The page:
• The proposal to cut the lifetime exemption to $6 million per individual was removed from the latest draft of BBBA. The lifetime exemption is set to be cut automatically in 2025 due to expiring provisions in the 2017 TCJA.

Tax-Advantaged Accounts

  • It may make sense to convert all or part of your eligible retirement accounts (e.g., traditional IRA) to a Roth IRA before year-end. However, such a conversion will increase your AGI for 2021, and possibly reduce tax breaks that are tied to AGI (or MAGI).
  • Taking versus delaying required minimum distributions (RMDs) from your IRA or 401(k) (or other employer-sponsored retirement plans).

Charitable Gifting

  • Consider bunching charitable deductions in the current year with a donor-advised fund, so you increase your charitable deduction and therefore your itemized deductions above the standard deduction. The benefit would be that you can deduct the charitable contribution this year and allocate charitable funds from the donor-advised fund to individual charities in later years.
  • Make gifts sheltered by the annual gift tax exclusion before the end of the year. The exclusion applies to gifts of up to $15,000 made in 2021 to each of an unlimited number of individuals.
  • Consider making 2021 charitable donations via qualified charitable distributions from your IRAs. When you reach age 70½, the contribution is neither included in your gross income nor deductible as an itemized deduction and the amount of the qualified charitable distribution reduces the amount of your RMD, which can result in tax savings.
  • If Democrats win the election, you should consider accelerating gifts into 2020 and taking advantage of lower asset valuations available in 2020 due to the pandemic.
  • QBI Deduction
    • Businesses operating as sole proprietorships, partnerships, S corporations, and some trusts and estates may be entitled to a deduction of up to 20% of their qualified business income (QBI). If a qualifying taxpayer’s taxable income exceeds a certain threshold amount, then the deduction may be limited based on: whether the taxpayer is engaged in a service-type trade or business (SSTB, such as law, accounting, health, or consulting); the amount of W-2 wages paid by the trade or business; and/or the unadjusted basis of qualified property (such as machinery and equipment) held by the trade or business.
    • Taxpayers may achieve significant savings with respect to this deduction by deferring income or accelerating deductions so to come under the dollar thresholds (or be subject to a smaller phaseout of the deduction) for 2021. Depending on their business model, taxpayers also may be able to increase the new deduction by increasing W-2 wages before year-end.
  • SALT Deduction Limitation Workaround
    • Several states have recently passed legislation to circumvent the $10,000 SALT deduction limitation (19 states in total including NJ & NY).
    • IRS Notice 2020-75 confirmed these Pass-Through Entity Tax (PTET) elections would allow businesses to fully deduct state and local taxes from the entity’s taxable income.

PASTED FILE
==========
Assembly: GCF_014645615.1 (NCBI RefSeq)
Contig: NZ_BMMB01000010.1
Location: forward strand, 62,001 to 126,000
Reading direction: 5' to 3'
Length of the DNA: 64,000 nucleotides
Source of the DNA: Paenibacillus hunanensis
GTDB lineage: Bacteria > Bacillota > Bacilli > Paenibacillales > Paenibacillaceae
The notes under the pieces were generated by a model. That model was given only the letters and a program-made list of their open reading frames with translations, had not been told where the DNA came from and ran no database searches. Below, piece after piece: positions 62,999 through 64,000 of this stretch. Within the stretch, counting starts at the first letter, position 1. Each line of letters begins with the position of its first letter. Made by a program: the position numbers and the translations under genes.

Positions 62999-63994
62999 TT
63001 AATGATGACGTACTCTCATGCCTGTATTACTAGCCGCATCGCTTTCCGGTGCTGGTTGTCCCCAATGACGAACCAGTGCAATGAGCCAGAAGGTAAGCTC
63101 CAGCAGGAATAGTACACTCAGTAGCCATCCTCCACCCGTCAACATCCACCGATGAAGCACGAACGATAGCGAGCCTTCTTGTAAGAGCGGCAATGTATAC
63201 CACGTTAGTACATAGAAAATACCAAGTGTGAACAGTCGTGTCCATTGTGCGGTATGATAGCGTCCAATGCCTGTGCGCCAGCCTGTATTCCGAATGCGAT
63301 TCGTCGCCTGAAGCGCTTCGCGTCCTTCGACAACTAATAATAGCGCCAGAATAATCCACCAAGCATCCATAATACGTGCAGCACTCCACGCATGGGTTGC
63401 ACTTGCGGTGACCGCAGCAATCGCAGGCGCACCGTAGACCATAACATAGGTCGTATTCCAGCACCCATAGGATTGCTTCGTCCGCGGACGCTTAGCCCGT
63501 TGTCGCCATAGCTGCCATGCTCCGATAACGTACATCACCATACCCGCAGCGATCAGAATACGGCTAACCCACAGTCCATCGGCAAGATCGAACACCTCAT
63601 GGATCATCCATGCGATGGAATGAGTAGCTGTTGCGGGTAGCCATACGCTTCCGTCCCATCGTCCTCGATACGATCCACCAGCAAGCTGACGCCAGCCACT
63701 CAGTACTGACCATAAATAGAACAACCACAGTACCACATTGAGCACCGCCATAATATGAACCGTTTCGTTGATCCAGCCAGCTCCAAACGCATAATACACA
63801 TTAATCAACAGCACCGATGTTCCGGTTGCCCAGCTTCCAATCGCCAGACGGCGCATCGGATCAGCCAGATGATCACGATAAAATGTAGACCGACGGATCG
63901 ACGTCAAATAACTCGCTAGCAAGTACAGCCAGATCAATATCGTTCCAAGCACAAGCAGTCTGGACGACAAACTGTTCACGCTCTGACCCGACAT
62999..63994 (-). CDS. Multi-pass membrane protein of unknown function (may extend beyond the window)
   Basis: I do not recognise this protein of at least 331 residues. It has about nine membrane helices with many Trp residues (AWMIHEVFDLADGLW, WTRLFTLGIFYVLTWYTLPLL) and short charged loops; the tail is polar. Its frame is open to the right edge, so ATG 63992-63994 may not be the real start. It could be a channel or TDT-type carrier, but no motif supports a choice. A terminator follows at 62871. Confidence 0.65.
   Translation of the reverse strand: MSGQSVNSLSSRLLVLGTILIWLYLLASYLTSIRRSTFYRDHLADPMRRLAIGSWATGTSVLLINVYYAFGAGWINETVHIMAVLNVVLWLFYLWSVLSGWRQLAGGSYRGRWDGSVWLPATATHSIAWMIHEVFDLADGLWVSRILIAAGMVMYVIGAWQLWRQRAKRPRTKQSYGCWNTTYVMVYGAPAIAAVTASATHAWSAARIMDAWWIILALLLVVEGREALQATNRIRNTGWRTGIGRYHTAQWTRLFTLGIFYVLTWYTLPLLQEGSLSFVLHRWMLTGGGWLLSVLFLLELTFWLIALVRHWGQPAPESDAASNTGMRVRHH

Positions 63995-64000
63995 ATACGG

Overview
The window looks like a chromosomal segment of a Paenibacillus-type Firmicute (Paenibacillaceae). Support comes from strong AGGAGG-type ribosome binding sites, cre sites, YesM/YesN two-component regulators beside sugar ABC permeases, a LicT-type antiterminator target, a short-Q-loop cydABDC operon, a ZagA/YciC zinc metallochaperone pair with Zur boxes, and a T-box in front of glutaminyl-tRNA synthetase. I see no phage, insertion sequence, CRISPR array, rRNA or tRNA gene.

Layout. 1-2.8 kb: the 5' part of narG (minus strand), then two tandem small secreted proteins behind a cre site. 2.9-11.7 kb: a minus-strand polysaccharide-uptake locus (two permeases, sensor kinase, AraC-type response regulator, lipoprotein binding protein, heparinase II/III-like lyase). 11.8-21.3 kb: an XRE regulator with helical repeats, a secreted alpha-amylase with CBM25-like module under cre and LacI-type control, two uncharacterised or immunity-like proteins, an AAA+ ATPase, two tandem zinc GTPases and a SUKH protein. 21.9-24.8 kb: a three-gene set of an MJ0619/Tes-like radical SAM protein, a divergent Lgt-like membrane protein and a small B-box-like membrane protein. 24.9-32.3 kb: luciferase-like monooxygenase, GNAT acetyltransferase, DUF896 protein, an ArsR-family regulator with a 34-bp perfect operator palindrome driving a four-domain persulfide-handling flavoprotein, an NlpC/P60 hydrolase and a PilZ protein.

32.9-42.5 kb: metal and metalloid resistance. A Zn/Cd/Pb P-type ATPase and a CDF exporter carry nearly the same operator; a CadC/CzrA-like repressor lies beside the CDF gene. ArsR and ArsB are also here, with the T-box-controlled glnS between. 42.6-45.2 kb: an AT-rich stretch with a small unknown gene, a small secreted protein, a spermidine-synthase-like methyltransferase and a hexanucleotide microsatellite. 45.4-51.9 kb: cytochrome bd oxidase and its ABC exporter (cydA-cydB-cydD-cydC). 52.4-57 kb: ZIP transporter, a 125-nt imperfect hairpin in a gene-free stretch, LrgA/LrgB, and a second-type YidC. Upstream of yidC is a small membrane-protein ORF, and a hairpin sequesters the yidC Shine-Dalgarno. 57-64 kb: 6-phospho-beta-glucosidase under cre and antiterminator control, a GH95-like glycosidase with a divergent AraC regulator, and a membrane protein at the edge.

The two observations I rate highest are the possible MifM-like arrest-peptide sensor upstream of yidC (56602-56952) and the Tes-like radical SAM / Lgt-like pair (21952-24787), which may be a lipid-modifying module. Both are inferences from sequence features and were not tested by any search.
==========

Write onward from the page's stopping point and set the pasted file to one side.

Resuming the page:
State Tax Credits

  • States offer various tax credits and incentive programs aimed at attracting businesses and stimulating investment, and retaining businesses currently operating within their borders.
  • Determining the best market for your business to incorporate and/or operate is a critical decision – do not overlook the tax credits and incentives that may be available.
  • Common opportunities from states and/or localities may target—
    • Small & mid-sized businesses
    • Larger businesses
    • Innovative businesses
    • Job creation
    • Capital investments
    • Angel investors
    • Specifically targeted industries, such as technology, manufacturing, agriculture, or film
    • Geography, such as distressed zones, enterprise zones, or tax-increment finance districts
    • Energy credits
    • Not-for-profits

Contact Us

No action should be taken without advice from a member of Withum’s Tax Services Team because tax law changes frequently, which can have a significant impact on this guide and your specific planning possibilities. Speak with Withum’s State and Local Tax Team to determine what credits or incentives may be available to you.

Year-End Tax Planning for Businesses

The corporate tax rate is currently a flat 21% rate. This tax rate may change under the BBBA, but current versions of the BBBA do not include a rate increase to the corporate income tax rate.

Limits on Deduction of Business Interest

Every business, regardless of its form, is generally subject to a disallowance of a deduction for net interest expense in excess of 30% of the business’s adjusted taxable income (ATI). The net interest expense disallowance is determined at the tax filer level; however, a special rule applies to pass-through entities, which requires the determination to be made at the entity level, for example, at the partnership level instead of at the partner level.

  • For 2021, ATI generally is computed without regard to deductions allowable for depreciation, amortization, or depletion.
    • Exemptions from Limits on Deduction of Business Interest:
      • An election to be excepted from these rules applies for taxpayers (other than tax shelters) with average annual gross receipts for the three-tax year period ending with the prior tax year that does not exceed $26 million.
      • Real property trades or businesses can elect out of the provision, but they must use ADS to depreciate applicable real property used in a trade or business instead of bonus depreciation.
      • An exception from the limitation on the business interest deductions is also provided for floor plan financing (i.e., financing for the acquisition of motor vehicles, boats or farm machinery for sale or lease and secured by such inventory).